As they say in reality TV, President Donald Trump "didn't come here to make friends." But on "The Apprentice," the reality show on which Trump built much of his brand in the last decade, sloppiness and mismanagement were fireable offenses. With Trump assuming the role of America's CEO, it may be chaos rather than callousness that threatens to harm his standing with the American voters who are giving him a chance.
The substance of the Friday night executive order that banned travel and immigration from seven "high-threat" nations such as Yemen and Syria should come as little surprise to anyone who believed that President Donald Trump would come to Washington to do the things he said he'd do. Despite high-profile protests at airports and city centers across the country, data suggest a move to tighten restrictions on travel and immigration from certain countries would receive at least modest support from a plurality American voters, and is not something that would come as a surprise to those people who cast ballots for him in November.
For the forty percent of voters who approved of Trump on the day he took office, many certainly expect Trump will make enemies and cause heartburn in the nation's capital. Being nice and compassionate has never been part of the Trump brand, and the idea that he'd sign an executive order that does a heartless thing is not so shocking, even to those who voted for him. For many of his voters, the "No More Mr. Nice Guy" routine is a feature, not a bug, with Trump as the only one who could stand up in the face of upsetting stories of grandmothers handcuffed in airports and say "too bad, America first."
But those same voters also expect managerial excellence from this White House. President Trump, who made his name in the business world and built a brand as a successful CEO via a reality TV show that punished incompetence, was not just elected for a series of tough policy views. Trump was elected in part because enough Americans viewed him as a capable and strong leader, someone who is "decisive" and "competent." Research on how voters perceived the presidential candidates consistently showed Trump trouncing his opponents on metrics such as who "emphasizes success" and who is "competitive" or "intense." Voters on election day wanted a "strong leader" more than in years past.
Whether or not Trump's voters will balk at the actions of the last few days will depend a lot on how those voters define "strong" leader and if they hold the president responsible for the mess. If Trump's voters see the controversy as mostly a symptom of "organ rejection," with the body of Washington simply refusing to accept its new executive, they may be willing to give him a pass. Vocal critics such as the media and Congress are not trusted by many of Trump's voters to begin with. (Edelman's 2017 Trust Barometer study shows only 39 percent of Trump voters trust Congress to do what is right, and only 27 percent of Clinton voters feel the same. For Trump voters, only 15 percent trust "the media.")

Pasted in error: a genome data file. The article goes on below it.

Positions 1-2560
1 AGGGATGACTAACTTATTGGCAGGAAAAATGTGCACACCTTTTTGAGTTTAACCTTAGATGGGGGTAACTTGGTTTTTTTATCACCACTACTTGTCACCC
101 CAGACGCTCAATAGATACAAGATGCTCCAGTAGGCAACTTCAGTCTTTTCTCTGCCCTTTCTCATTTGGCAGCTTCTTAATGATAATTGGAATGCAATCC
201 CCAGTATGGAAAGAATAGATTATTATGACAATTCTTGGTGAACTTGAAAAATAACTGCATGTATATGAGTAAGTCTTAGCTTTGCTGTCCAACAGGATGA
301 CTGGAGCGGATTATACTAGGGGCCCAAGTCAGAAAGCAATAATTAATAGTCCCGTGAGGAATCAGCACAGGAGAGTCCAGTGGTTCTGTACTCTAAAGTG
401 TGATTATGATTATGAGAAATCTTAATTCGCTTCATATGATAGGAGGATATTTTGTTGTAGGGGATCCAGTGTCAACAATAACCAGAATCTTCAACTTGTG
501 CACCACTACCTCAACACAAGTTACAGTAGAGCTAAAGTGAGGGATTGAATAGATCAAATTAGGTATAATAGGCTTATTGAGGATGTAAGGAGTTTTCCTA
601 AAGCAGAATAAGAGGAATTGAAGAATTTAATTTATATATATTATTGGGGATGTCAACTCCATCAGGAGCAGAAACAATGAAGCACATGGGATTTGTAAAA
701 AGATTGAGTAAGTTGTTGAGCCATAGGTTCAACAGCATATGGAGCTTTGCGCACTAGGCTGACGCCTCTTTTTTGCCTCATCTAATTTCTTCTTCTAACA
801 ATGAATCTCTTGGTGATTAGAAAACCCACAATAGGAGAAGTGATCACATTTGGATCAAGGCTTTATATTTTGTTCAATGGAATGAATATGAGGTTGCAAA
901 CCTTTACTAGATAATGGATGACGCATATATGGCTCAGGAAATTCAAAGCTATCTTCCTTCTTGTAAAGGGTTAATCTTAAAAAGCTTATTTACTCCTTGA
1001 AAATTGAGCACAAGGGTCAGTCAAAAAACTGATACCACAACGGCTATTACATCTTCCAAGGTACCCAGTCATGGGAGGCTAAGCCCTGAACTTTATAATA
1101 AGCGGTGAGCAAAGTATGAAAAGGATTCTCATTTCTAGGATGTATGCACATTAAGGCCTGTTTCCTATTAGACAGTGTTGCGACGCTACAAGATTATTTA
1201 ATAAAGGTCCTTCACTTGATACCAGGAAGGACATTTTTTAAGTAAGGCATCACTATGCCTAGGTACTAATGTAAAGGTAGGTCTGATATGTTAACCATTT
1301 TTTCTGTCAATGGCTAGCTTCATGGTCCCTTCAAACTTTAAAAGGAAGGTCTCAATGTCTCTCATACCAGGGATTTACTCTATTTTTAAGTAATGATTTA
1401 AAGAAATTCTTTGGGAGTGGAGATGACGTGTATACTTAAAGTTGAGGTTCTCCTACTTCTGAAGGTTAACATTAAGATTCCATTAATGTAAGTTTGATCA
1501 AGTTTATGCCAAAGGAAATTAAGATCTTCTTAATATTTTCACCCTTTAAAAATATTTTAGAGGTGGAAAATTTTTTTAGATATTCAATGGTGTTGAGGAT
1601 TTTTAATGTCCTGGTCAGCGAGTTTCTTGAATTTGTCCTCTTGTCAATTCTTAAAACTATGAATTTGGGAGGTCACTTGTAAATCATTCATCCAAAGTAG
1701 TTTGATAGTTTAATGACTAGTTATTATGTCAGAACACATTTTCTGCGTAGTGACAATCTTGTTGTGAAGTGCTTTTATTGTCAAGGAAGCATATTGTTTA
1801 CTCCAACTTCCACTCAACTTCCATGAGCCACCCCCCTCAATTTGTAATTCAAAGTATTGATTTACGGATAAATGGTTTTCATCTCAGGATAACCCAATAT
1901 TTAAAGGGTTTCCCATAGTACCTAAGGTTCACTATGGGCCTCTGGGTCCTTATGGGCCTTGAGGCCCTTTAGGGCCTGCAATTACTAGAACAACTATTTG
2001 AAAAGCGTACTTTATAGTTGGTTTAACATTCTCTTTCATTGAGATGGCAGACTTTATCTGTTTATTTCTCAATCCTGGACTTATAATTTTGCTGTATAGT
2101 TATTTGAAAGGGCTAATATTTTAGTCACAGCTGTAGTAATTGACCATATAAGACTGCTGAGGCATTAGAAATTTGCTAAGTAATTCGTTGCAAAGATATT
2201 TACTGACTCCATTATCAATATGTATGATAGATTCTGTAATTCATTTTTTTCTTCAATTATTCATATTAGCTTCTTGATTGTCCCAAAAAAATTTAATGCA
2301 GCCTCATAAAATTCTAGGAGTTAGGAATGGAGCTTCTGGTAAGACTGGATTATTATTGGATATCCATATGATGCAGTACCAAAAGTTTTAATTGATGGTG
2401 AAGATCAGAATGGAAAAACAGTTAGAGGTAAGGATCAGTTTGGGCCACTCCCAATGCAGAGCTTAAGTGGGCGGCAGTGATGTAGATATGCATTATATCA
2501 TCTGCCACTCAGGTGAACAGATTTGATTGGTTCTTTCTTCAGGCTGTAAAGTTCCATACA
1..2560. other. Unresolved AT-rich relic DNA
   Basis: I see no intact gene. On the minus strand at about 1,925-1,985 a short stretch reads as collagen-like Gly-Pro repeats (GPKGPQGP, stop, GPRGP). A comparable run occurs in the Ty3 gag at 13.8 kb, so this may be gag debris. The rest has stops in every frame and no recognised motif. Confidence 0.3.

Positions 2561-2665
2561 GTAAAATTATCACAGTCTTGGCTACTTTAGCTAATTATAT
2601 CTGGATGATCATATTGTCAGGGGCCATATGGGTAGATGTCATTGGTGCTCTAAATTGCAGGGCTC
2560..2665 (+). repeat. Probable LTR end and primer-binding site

What may make this executive order dust-up different is that those frustrated with Trump's actions are not those who already opposed him, Hill insiders, or Obama holdovers. That could be expected. In this situation, however, these are Trump's own appointees, the people he hand-picked to fill roles in his administration, who are shocked at how the situation was handled. His own Secretaries of Homeland Security and Defense were reportedly caught off guard and aggravated by the situation. Trump promised he would hire the best people, and if it is those very people who are the ones frustrated, it may send an entirely different message to Trump's backers.
"Trump is a mean man" is a message that Democrats used time and time and time again in the 2016 race. Airwaves were filled with reminders that Trump has insulted just about everyone. In the end, painting Trump as cruel in a way that Americans should reject simply did not work, and yet because it resonates emotionally with Trump's opponents, it remains the crux of Democrats' and protestors' argument against Trump even today.
Trump voters may not care much. They think President Trump didn't come here to make friends. But they do expect him to play to win. If he considers himself to be America's CEO, he'll be expected to run things smoothly, efficiently, and effectively. As a result, it is the potential perception of mismanagement, that Trump is not the effective executive he promised, that poses a greater threat to his approval ratings over the long haul.
Kristen Soltis Anderson is a columnist for The Washington Examiner and author of "The Selfie Vote."